Here are some more Yellowstone postcards. Two of these are marked with the NP logo while the rest were made from photographs made for or copyrighted by the NP.
White Elephant Terrace is part of the Mammoth Hot Springs complex. The fact that it is white indicates that water is no longer running over this terrace.
This is an overview of part of the Norris Geyser Basin. This card was mailed in August, 1929, to someone in Amboy, Illinois. The writer was “having fine time seeing Yellowstone.”
The Sapphire Pool is at the north end of the Upper Geyser Basin in an area known as Biscuit Basin.
Located between Biscuit Basin and Old Faithful, Morning Glory is one of the most beautiful pools in Yellowstone. The Park Service warns that it is fading because tourists have thrown things into the pool, clogging its sources of hot water.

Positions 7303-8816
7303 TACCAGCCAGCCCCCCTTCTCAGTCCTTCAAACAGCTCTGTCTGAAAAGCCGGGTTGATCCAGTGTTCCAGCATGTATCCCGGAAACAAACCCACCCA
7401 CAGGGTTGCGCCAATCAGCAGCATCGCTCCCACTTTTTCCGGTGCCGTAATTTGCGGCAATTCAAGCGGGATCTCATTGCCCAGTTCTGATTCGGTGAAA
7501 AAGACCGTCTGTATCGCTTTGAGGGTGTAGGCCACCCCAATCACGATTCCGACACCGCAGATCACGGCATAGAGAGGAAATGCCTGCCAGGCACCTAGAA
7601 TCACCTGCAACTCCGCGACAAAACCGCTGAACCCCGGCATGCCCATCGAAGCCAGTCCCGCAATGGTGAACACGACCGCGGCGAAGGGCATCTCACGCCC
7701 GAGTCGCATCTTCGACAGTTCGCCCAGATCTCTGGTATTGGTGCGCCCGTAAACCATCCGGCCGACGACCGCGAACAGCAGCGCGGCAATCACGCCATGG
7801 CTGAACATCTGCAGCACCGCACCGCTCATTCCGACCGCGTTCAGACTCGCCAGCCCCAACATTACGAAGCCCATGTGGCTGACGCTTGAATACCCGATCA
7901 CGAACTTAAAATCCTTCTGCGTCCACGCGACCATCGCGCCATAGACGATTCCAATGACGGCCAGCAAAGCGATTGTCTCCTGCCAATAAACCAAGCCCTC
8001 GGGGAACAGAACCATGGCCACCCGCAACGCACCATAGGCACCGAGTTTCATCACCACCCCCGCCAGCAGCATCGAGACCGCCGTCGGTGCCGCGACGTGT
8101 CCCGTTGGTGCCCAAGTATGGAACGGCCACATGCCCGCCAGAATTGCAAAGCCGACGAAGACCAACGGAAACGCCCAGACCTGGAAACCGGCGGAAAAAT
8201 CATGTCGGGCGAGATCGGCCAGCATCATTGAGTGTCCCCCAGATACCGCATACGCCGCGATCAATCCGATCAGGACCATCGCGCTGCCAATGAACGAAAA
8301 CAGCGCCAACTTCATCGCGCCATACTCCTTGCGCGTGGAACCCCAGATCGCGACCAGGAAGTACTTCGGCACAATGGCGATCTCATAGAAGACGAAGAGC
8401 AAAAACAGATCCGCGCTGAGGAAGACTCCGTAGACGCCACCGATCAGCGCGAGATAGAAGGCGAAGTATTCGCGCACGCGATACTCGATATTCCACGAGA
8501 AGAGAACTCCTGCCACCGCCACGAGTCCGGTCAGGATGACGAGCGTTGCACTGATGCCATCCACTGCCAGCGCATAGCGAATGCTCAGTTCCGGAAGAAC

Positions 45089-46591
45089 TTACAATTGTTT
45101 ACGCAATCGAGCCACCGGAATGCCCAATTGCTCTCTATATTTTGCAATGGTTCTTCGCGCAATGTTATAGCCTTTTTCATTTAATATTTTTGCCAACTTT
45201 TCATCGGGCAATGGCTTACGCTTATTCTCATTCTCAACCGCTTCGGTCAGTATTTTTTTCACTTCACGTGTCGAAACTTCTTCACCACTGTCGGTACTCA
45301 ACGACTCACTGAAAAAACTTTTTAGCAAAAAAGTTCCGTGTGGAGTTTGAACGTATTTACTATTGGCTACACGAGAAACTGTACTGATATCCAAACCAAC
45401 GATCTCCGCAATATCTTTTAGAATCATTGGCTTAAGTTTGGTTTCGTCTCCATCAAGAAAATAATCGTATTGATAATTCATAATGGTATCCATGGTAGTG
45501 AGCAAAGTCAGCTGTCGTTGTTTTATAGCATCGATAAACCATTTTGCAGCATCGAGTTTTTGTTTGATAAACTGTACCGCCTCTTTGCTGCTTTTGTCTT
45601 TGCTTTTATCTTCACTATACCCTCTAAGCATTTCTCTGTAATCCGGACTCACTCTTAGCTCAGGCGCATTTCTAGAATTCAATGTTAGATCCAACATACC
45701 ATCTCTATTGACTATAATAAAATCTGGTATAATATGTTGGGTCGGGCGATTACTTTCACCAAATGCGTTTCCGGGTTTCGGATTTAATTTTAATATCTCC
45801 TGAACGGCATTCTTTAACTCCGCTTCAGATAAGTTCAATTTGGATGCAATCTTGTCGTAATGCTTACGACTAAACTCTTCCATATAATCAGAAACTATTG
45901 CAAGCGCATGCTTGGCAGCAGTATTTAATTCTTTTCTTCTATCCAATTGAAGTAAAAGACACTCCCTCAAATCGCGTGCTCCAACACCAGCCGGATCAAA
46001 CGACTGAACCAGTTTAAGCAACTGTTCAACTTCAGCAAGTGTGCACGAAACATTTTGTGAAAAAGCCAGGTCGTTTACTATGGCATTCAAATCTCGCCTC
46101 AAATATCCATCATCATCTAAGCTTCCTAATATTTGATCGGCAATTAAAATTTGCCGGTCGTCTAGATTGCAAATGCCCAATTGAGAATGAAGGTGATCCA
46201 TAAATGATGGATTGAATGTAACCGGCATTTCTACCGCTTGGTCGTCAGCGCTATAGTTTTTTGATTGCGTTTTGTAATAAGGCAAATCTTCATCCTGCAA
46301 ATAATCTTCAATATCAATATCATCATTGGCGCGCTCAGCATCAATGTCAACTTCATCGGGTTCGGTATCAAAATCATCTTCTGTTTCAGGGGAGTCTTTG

Punch Bowl is on the trail from Old Faithful to Black Sand Basin.
The West Thumb is a portion of Yellowstone Lake that sticks out like a thumb. We’ve already seen a postcard for the Lake Shore Geyser, which is in the West Thumb Geyser Basin. These paint pots are in the same area.
Bears can be found anywhere in Yellowstone, but when Northern Pacific issued this card–probably between 1910 and 1915–the Park Service was still letting bears eat in park garbage dumps. This photo of a black bear was probably taken in one of those dumps. To reduce bear-human interactions, which were dangerous to both, the dumps were closed in 1970.
This chrome card of someone fishing in Yellowstone Lake was issued by the NP in the vista-dome era.